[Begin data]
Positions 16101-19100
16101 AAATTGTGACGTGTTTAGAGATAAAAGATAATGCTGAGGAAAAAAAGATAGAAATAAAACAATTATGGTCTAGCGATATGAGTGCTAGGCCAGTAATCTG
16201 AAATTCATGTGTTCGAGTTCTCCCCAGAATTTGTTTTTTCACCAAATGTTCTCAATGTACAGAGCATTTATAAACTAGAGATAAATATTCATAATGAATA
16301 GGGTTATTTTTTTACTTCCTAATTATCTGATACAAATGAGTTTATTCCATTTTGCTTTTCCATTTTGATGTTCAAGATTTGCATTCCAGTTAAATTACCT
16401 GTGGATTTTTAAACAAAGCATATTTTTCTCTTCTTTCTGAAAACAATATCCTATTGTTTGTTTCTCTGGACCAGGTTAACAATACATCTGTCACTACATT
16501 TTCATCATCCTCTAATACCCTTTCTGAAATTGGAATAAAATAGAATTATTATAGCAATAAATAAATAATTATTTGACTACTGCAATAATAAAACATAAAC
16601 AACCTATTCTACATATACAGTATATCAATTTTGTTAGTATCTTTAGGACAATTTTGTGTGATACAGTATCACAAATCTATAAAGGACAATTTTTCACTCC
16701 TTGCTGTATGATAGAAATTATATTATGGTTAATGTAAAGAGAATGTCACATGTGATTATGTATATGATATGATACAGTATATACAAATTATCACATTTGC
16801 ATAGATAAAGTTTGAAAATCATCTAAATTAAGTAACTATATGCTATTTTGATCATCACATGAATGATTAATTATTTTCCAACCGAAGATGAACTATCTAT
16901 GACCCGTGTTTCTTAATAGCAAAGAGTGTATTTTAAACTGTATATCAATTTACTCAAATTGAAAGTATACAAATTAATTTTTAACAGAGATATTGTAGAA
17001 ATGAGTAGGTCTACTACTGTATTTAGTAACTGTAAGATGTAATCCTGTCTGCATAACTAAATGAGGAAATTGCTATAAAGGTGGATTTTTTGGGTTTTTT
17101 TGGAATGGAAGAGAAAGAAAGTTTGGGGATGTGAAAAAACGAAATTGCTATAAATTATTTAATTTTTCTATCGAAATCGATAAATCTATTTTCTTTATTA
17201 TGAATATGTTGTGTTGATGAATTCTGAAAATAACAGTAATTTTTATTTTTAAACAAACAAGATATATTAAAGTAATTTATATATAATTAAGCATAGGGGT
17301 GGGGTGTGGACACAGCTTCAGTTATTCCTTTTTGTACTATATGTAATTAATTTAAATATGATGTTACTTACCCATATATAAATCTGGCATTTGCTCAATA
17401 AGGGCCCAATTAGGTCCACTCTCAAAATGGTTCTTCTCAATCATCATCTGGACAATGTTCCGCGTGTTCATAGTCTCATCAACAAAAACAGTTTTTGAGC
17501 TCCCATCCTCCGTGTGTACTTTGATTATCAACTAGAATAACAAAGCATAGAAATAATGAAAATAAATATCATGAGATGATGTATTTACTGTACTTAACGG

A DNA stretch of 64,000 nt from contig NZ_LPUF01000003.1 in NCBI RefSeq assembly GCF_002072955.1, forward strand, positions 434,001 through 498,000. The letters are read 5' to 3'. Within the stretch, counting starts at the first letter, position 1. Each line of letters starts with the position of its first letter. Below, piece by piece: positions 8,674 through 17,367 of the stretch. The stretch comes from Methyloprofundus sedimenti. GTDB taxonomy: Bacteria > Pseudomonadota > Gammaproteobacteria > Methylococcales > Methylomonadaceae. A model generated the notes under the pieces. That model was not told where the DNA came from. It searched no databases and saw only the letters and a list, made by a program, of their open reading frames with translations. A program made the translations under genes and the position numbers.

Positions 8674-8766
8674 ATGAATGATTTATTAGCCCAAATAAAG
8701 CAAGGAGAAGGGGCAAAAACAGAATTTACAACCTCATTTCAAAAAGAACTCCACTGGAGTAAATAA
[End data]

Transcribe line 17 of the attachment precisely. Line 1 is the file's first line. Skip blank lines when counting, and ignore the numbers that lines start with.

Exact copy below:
A DNA stretch of 64,000 nt from contig NZ_LPUF01000003.1 in NCBI RefSeq assembly GCF_002072955.1, forward strand, positions 434,001 through 498,000. The letters are read 5' to 3'. Within the stretch, counting starts at the first letter, position 1. Each line of letters starts with the position of its first letter. Below, piece by piece: positions 8,674 through 17,367 of the stretch. The stretch comes from Methyloprofundus sedimenti. GTDB taxonomy: Bacteria > Pseudomonadota > Gammaproteobacteria > Methylococcales > Methylomonadaceae. A model generated the notes under the pieces. That model was not told where the DNA came from. It searched no databases and saw only the letters and a list, made by a program, of their open reading frames with translations. A program made the translations under genes and the position numbers.